By Bob Michaud
I’m a runner and have participated in many 10K races, six marathons—the highlight being the 116th running of the Boston Marathon—as well as the first annual Market to Market run in Nebraska, an all-day running event. I have been running my whole life, but I needed a strategy to keep me in shape and to avoid injuries.
Recently, I have been plagued with injuries from running. My doctor tells me I don’t stretch enough, so I need to spend more time preparing for my runs and then stretching after I run. The problem is there is not enough time in the day to stretch before and after a run, so I take short cuts. For instance, I may only stretch for 10 minutes before a run and then depending on time, not at all after a run.
I don’t spend the time evaluating whether the stretching is really helping me avoid injuries and I tend to fall short on my doctor’s advice. My short cuts then lead to more injuries, which then lead to undesired outcomes. Consequently, my most enjoyable hobby is not meeting my own satisfaction.
I often think about security when I’m running. There’s a lot of correlation between running and security—short cuts come to mind.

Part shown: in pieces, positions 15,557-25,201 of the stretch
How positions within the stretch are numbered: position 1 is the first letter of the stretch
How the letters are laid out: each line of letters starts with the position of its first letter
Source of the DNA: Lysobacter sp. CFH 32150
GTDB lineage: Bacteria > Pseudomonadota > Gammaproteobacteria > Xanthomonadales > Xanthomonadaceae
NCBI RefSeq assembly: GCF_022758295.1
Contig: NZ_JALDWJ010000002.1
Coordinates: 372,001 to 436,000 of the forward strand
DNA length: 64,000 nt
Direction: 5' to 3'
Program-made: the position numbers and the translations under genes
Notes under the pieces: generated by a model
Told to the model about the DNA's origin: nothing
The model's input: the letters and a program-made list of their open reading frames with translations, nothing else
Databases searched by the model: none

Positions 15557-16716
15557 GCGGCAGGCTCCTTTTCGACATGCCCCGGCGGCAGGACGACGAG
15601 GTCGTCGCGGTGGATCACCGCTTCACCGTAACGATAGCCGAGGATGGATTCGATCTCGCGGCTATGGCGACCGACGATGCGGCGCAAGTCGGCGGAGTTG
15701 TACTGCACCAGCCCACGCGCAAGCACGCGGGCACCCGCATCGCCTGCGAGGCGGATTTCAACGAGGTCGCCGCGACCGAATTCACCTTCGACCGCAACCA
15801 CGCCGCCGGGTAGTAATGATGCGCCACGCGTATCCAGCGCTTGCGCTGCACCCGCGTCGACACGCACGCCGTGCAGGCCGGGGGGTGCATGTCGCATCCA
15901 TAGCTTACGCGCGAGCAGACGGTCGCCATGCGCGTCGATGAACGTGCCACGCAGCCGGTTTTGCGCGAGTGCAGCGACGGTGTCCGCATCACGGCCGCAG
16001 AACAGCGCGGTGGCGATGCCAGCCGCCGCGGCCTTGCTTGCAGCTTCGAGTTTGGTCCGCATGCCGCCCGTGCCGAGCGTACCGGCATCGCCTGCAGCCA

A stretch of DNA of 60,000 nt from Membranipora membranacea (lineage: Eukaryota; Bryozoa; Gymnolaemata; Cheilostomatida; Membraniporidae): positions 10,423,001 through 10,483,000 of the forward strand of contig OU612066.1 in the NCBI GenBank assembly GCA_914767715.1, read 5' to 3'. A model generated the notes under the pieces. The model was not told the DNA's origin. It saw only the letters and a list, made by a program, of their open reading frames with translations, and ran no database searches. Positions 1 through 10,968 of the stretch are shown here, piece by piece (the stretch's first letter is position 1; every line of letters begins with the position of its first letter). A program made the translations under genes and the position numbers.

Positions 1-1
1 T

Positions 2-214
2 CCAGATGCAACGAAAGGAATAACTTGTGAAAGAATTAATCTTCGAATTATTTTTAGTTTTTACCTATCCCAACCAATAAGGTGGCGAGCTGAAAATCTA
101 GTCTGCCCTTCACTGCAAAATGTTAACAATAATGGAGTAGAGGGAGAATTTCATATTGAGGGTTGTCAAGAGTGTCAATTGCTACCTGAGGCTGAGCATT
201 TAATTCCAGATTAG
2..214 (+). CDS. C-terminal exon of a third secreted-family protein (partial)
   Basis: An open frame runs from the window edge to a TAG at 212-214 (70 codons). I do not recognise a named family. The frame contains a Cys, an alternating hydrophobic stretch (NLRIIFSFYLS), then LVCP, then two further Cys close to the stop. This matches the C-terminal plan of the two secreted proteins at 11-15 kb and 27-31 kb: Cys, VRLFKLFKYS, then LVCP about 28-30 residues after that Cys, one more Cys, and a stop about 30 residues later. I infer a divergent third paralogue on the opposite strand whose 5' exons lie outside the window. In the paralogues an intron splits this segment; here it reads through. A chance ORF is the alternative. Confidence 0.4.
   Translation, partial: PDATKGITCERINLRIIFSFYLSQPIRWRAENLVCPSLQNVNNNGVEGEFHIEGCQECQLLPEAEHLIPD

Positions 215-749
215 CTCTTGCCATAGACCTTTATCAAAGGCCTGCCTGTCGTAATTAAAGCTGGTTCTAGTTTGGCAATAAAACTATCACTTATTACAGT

If you take shorts cuts in your patching cadence, it can lead to undesired outcomes. My auditors and examiners tell me I don’t risk rate my vulnerabilities enough, so I need to spend more time preparing for my patching cadence and then reviewing the results after I have patched. The problem is there’s not enough time in the day to risk rate vulnerabilities before and after patching, so short cuts sometimes are taken.
I know I should risk rate my vulnerabilities. After all, I’m a highly experienced security analyst. However, I find I patch all critical and high vulnerabilities regardless of the asset type, and this short cut can lead to other vulnerabilities and possible undesired outcomes.
More than likely, this example doesn’t apply to your organization, but you may want to think about the lesson I’m trying to provide. Security and running can be fun and you can get lots of benefits from both if you prepare well. Short cuts can work for both endeavors when needed, but a more thorough approach—a strategy—will work much better. We all need one.
Join me in the month of October as Q2 and I bring cyber security into focus. Each week in October, I’ll explore what security means to your online and mobile banking experience. Feel free to send me your thoughts on the topics I discuss.
Thank you and Happy Cyber Security Month.